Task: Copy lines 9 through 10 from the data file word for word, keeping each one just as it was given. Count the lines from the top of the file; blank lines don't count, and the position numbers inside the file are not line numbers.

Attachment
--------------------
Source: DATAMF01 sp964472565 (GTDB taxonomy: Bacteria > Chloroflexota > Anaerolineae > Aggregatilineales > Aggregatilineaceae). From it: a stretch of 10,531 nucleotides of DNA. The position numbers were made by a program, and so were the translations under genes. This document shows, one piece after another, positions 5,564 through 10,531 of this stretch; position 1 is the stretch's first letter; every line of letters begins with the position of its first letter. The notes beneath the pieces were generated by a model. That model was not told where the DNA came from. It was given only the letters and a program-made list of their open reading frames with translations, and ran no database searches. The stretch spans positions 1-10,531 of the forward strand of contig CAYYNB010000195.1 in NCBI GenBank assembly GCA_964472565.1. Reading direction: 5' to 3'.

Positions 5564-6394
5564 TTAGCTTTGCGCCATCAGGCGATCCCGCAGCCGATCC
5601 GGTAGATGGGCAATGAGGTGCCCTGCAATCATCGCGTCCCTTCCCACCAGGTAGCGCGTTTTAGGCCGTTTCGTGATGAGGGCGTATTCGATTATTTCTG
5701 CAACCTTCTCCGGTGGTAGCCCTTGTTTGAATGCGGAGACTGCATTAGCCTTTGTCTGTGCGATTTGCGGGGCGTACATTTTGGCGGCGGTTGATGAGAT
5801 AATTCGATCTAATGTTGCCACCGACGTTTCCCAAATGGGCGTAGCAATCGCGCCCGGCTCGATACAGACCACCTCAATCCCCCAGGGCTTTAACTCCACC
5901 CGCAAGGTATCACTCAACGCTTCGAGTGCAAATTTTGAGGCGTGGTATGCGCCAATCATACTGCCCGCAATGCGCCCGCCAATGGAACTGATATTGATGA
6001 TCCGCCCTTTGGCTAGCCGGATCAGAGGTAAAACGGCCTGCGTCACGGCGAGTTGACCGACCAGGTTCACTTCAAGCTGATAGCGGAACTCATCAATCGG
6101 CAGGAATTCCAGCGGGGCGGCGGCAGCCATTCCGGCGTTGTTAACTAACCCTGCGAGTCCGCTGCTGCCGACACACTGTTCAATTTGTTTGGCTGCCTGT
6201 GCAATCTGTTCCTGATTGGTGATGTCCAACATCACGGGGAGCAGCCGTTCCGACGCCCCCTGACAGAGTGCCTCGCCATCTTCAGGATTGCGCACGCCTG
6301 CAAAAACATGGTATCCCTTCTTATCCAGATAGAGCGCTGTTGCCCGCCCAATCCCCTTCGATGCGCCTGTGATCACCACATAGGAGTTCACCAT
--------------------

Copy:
6101 CAGGAATTCCAGCGGGGCGGCGGCAGCCATTCCGGCGTTGTTAACTAACCCTGCGAGTCCGCTGCTGCCGACACACTGTTCAATTTGTTTGGCTGCCTGT
6201 GCAATCTGTTCCTGATTGGTGATGTCCAACATCACGGGGAGCAGCCGTTCCGACGCCCCCTGACAGAGTGCCTCGCCATCTTCAGGATTGCGCACGCCTG